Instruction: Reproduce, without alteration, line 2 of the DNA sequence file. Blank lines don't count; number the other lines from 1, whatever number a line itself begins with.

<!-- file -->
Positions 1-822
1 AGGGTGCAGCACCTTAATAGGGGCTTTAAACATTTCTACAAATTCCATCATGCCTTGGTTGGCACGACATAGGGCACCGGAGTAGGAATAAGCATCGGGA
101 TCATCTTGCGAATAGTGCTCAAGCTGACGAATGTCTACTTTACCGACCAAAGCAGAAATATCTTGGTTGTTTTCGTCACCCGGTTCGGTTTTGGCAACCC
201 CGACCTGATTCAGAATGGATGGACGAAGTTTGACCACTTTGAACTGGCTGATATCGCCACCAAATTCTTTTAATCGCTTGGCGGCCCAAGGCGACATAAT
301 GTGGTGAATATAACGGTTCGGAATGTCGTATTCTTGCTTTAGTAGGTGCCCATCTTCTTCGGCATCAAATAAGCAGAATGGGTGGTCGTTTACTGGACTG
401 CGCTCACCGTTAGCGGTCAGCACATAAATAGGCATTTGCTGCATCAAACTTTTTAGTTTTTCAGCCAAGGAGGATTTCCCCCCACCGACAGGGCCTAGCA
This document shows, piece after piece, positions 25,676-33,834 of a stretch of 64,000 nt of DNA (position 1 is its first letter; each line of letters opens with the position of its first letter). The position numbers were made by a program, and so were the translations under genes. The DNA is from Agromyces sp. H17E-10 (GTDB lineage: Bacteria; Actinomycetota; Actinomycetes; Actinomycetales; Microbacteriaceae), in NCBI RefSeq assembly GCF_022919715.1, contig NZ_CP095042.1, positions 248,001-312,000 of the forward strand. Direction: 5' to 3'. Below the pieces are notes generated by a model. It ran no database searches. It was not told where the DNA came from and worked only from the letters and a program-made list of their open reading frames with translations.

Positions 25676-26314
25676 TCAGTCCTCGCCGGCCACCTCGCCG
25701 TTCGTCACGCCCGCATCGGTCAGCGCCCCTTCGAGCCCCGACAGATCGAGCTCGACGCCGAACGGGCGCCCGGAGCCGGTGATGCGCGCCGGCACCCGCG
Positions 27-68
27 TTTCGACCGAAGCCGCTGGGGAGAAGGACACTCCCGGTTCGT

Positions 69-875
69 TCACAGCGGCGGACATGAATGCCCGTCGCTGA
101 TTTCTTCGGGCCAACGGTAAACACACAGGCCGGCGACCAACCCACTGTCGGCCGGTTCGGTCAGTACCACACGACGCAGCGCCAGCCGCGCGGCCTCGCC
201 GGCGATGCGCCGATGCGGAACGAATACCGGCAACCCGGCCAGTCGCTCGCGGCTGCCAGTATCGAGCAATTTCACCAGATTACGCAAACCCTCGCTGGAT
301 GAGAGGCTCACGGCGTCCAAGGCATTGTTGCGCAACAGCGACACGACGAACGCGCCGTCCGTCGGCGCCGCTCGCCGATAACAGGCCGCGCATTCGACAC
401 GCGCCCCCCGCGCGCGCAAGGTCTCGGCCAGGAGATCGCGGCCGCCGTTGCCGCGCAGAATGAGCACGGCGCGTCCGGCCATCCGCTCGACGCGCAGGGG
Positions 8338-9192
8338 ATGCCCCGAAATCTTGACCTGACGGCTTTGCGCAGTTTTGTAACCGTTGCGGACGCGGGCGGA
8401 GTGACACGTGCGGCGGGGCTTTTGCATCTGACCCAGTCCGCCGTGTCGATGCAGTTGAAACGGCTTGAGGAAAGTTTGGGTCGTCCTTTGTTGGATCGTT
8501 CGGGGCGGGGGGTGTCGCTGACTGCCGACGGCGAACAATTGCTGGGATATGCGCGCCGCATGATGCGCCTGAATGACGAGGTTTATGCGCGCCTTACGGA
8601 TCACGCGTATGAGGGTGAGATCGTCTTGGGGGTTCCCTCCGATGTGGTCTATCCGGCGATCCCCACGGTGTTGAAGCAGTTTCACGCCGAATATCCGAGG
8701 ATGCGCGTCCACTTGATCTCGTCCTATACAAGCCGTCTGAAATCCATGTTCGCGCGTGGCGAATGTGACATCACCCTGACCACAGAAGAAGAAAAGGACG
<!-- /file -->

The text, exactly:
1 AGGGTGCAGCACCTTAATAGGGGCTTTAAACATTTCTACAAATTCCATCATGCCTTGGTTGGCACGACATAGGGCACCGGAGTAGGAATAAGCATCGGGA